Warrington does not believe AI is ready yet to significantly disrupt the investment process of active management boutiques. “We don’t know when this will become the answer to our prayers. Until we have quantum hardware, i.e., the full potential of AI to do the life-changing things we hope it might be able to do, we are not yet there,” he said.

Because of the costs involved, boutiques are interested in partnering with providers they use, not just within AI or competitive intelligence. “If you are a reputable manager in a specific niche area you can offer something of a testbed. It is interesting for developers as they want to have access and cite you as a client,” Warrington said. Boutiques generally cannot do what the largest players are doing i.e., hiring an in-house team to drive the development of proprietary tools. “We can work as an adviser and guide developers on what is pertinent to our business,” he added.

Warrington believes that in future the market will recognise clear winners among solution providers for portfolio management, like Bloomberg which everyone has gravitated towards and is seen as a must-have.

However, Warrington also argues that the investment world is a ‘pretty broad church’ with room for contrarian managers who don’t believe in AI. “I’d like to believe that in ten years’ time there will still be a place for somebody doing something that nobody else is doing, even if that is considered very old-fashioned. There may well be a competitive advantage in doing that if everybody is using similar tools that generate similar outcomes. This will be comparable to the massive trend of passive investment and the argument that markets now cease to be efficient because of it. There will be similar unintended consequences,” he said, predicting that there may well be opportunities to invest against the herd. He also pointed out that with increased technology comes increased vulnerabilities to cyberattacks and technological malfunctions which further speaks against converging to the median.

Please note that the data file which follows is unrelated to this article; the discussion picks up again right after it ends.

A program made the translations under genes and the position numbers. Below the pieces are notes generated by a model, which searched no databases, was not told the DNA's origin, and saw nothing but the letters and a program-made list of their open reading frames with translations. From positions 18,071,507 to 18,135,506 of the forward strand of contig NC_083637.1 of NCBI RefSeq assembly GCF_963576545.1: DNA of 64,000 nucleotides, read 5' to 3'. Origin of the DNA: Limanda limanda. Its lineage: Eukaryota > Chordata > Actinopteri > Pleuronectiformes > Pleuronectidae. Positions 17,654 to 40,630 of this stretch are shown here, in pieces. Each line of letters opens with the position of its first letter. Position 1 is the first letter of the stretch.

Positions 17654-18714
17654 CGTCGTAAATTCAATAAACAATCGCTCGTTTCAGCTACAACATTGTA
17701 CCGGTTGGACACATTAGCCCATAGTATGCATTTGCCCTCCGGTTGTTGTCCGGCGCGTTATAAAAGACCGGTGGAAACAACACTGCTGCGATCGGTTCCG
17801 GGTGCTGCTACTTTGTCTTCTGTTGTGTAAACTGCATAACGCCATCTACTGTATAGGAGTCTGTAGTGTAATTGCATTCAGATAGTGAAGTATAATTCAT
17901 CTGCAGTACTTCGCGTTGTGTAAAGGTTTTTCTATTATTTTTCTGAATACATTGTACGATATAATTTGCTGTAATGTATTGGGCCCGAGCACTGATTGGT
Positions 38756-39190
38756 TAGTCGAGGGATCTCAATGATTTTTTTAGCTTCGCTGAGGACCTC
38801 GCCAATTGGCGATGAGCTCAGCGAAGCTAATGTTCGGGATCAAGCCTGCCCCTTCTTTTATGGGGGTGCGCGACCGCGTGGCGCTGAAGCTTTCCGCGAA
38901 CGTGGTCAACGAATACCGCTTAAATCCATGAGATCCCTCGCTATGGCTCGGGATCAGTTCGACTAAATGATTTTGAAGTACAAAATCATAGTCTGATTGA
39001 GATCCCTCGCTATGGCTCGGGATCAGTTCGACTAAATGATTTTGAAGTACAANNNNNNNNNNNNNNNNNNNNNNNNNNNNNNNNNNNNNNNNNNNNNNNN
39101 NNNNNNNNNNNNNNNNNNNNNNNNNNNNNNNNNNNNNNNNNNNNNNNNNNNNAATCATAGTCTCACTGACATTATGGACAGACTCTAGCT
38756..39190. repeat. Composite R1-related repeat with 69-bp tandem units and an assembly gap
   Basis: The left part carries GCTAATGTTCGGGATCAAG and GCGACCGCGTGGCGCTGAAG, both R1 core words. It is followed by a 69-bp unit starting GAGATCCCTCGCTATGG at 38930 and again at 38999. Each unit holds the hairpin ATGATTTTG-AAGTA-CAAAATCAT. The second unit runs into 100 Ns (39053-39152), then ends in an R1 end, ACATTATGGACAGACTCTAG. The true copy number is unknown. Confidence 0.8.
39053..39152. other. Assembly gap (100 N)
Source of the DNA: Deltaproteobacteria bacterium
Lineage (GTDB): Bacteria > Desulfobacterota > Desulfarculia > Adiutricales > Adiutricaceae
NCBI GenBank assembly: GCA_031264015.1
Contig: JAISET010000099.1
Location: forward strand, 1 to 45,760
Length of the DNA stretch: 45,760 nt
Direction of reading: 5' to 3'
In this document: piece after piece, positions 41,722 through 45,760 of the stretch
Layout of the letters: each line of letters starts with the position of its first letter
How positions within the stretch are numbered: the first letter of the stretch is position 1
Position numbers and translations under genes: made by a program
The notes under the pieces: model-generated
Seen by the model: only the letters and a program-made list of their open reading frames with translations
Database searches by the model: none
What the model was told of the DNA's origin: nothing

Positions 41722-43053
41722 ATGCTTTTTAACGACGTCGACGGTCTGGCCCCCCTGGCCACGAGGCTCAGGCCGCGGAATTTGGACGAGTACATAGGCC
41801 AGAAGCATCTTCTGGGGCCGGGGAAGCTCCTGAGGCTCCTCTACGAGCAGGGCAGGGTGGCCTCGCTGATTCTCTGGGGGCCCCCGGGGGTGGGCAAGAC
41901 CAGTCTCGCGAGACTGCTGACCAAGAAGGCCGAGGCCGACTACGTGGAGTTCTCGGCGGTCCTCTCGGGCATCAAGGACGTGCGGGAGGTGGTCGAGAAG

Warrington said that clients are also increasingly asking their money managers how they approach AI and new technology in investment decisions. “There is the expectation that you should be technologically savvy and embrace it as a modern asset manager. If you say you are not doing anything in this area you had better have a good explanation as to why,” he concluded.

By Pirkko Juntunen


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*GBAM is a network of 15 senior executives who run independent specialist asset management firms. They have joined forces to boost their presence in their area of expertise. They do so by sharing information and making themselves, both individually and collectively, available to potential investors. GBAM is a non-profit, private company. Some of the principal activities include identifying best practice in all aspects of asset management such as research, portfolio management, risk control and marketing to name a few.